name = $this.attr('name'),
    value = $this.val();
});
share|improve this answer
    
Your first example is identical to Sarfraz. Your second example I tested as well. Both samples return undefined. See my JS code in my question. –  H. Ferrence Mar 6 '12 at 19:56
    
Thank you very much for helping me out. I was able to get what I set out too via James Allardice's e.target.id answer. I greatly appreciate your assistance. Best regards. –  H. Ferrence Mar 6 '12 at 20:31

Here is how:

$(this).change(function(){
   var id, name, value;
   id = this.id; name = this.name; value = this.value;
});
share|improve this answer
    
Thanks @Sarfraz. I tried your version a few days ago, but gave it another shot. See my code that appended to my question. All three elements return "undefined". –  H. Ferrence Mar 6 '12 at 19:51
    
@Dr.DOT: You need to also clarify what does this refer to in your code, what html element and how does it reach till that code. –  Sarfraz Mar 6 '12 at 19:54
    
"this" is a reserved word in javascript, correct? –  H. Ferrence Mar 6 '12 at 20:03
    
@Dr.DOT: Yes but one can make it refer to objects in JS. That's what I am asking what object does it refer to? Or an element that you are grabbing with jQuery? You need to edit that information in your question. –  Sarfraz Mar 6 '12 at 20:04
    
Thank you very much for helping me out. I was able to get what I set out too via James Allardice's e.target.id answer. I greatly appreciate your assistance. Best regards. –  H. Ferrence Mar 6 '12 at 20:30

TRY with jQuery 1.7

$(document).on('change','#myID',function(){
    alert('Id:'+this.id+'\nName:'+this.name+'\nValue:'+this.value);
});​

DEMO

share|improve this answer
    
I assumed #myID is in reference to my <form> tag id. Correct? If so, nothing returned when I tired your suggestion. –  H. Ferrence Mar 6 '12 at 20:05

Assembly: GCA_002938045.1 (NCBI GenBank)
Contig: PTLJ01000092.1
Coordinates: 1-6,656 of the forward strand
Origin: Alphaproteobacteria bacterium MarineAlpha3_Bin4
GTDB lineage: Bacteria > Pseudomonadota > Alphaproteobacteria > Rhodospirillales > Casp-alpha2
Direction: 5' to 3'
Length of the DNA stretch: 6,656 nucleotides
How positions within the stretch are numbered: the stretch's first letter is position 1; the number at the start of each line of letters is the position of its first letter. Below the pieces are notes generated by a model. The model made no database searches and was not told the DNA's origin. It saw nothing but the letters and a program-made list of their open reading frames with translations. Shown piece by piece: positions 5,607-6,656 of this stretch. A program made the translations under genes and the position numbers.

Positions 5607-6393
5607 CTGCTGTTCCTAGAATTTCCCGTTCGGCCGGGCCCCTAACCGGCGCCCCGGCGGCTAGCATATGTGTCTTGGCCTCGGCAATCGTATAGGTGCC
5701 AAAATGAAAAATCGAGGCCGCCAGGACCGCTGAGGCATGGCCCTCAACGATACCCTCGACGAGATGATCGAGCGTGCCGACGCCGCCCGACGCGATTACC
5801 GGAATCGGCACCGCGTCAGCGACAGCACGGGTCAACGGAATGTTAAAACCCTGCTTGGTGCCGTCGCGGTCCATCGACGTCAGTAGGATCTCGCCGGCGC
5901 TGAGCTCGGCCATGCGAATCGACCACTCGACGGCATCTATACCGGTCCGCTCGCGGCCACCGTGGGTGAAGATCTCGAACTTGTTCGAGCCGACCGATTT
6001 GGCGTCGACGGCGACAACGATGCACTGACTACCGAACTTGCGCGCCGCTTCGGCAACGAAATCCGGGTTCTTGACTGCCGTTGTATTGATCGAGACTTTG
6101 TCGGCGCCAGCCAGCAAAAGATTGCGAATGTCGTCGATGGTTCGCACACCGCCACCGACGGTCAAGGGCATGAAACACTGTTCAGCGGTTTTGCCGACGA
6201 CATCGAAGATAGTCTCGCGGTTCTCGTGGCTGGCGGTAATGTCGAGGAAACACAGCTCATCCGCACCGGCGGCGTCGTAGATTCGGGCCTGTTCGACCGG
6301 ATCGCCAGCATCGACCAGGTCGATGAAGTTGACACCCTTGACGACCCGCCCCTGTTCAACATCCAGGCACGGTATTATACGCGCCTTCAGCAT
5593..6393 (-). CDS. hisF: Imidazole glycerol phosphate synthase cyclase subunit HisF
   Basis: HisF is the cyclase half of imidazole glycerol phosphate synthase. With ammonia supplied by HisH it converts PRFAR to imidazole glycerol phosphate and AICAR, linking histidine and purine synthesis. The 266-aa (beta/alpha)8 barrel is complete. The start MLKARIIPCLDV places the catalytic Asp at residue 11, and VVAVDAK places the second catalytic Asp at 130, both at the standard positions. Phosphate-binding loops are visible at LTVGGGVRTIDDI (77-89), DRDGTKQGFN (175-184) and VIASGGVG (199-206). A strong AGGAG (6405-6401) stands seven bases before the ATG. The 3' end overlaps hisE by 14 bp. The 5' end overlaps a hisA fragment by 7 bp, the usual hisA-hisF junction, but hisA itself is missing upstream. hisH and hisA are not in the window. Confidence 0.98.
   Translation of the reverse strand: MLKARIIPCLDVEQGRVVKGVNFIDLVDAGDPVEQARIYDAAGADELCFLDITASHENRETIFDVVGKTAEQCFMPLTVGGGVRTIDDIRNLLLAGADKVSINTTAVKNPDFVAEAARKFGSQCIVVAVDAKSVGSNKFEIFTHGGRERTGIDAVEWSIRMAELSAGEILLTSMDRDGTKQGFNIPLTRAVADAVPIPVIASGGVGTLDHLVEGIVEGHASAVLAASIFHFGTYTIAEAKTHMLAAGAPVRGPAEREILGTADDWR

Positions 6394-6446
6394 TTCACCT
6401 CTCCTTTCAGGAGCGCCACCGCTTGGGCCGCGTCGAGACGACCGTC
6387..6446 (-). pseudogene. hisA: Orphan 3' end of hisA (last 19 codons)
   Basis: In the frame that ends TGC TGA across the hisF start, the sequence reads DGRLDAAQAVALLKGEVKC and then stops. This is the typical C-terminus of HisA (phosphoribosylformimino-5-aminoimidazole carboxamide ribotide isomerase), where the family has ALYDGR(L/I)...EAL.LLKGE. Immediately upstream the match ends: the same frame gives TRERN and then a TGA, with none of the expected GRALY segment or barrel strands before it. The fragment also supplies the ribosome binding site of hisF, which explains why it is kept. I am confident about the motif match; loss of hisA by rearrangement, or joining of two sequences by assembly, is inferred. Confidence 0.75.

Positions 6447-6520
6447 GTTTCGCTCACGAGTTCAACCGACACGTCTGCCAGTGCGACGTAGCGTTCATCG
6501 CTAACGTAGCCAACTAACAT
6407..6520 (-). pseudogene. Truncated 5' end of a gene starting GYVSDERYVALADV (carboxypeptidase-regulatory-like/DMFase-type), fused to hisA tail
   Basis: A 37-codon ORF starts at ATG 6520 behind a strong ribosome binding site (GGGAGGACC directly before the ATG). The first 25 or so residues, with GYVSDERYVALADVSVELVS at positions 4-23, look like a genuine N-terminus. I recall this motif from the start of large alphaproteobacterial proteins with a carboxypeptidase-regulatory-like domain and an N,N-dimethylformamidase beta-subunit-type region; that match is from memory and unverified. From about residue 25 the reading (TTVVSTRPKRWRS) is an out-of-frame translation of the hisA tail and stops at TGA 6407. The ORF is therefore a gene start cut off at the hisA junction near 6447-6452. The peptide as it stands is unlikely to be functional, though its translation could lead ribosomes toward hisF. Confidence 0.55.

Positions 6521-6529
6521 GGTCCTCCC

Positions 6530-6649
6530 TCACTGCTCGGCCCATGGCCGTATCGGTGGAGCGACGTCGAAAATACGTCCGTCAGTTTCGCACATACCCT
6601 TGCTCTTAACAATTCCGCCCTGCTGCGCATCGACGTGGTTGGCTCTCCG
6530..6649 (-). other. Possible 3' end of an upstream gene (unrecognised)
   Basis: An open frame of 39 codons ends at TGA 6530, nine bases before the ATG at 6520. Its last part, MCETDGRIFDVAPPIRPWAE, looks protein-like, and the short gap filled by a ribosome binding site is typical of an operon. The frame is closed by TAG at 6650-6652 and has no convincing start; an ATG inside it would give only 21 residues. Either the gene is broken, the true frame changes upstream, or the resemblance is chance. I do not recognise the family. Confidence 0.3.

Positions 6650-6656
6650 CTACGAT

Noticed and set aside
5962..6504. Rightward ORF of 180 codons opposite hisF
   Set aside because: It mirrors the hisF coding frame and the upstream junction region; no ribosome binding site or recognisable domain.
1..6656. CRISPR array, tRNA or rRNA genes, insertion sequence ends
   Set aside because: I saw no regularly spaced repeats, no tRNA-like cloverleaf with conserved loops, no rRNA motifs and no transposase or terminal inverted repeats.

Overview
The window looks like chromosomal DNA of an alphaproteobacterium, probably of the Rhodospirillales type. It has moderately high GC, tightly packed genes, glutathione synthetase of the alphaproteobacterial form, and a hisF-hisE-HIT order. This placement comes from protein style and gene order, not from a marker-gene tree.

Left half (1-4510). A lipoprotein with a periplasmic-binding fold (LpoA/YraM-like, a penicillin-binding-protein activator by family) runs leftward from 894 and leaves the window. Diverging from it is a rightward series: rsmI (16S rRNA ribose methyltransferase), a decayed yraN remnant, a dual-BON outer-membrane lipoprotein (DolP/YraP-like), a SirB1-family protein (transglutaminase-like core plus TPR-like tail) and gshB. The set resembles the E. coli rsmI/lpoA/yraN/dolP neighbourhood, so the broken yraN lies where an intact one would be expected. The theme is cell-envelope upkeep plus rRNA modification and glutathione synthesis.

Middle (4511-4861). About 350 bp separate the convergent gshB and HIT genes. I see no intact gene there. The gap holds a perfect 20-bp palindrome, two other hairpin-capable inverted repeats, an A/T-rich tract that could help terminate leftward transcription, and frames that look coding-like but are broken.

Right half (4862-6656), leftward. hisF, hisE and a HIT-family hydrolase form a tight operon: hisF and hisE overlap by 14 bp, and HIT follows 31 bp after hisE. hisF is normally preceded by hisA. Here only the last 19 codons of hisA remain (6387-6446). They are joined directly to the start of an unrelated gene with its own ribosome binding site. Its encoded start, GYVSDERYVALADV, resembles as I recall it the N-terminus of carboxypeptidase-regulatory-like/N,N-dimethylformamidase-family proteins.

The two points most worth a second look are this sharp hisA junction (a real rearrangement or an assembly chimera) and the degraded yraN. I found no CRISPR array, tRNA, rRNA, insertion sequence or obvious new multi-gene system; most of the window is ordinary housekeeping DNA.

Thank you very much for helping me out. I was able to get what I set out too via James Allardice's e.target.id answer. I greatly appreciate your assistance. Best regards. –  H. Ferrence Mar 6 '12 at 20:30

In order to use $(this), you must have a predefined JavaScript object. That's why it's called this.

So you need to do something like this:

$('.class_name').each(function() {
    $(this).change(function(){
        var id = $(this).attr('id');
    });
});

or

$('.class_name').click(function() {
    $(this).change(function(){
        var id = $(this).attr('id');
    });
});

In short, you need to select an element and create an object before you can use $(this).

share|improve this answer
    
@Jaimie. each of your sample code returns 'undefined'. See the code I appended to my question. –  H. Ferrence Mar 6 '12 at 19:59
    
I've edited my question –  hohner Mar 6 '12 at 20:01
    
Thanks @Jaimie...but still no luck. See my code I appended to my question. –  H. Ferrence Mar 6 '12 at 20:18
    
Thank you very much for helping me out. I was able to get what I set out too via James Allardice's e.target.id answer. I greatly appreciate your assistance. Best regards. –  H. Ferrence Mar 6 '12 at 20:30

Well, I'm late to the party except in comment form, but just for posterity: here's my extension of Surreal Dreams' approach:

$("#myform").on('change', input, (function(){
    alert('form element changed!');
    var $this = $(this);
    var value = $this.val();
    var id = $this.attr("id");
    var name = $this.attr("name");
});

#myform listens for changes on inputs inside. I also cached the jQuery-wrapped this. Voila!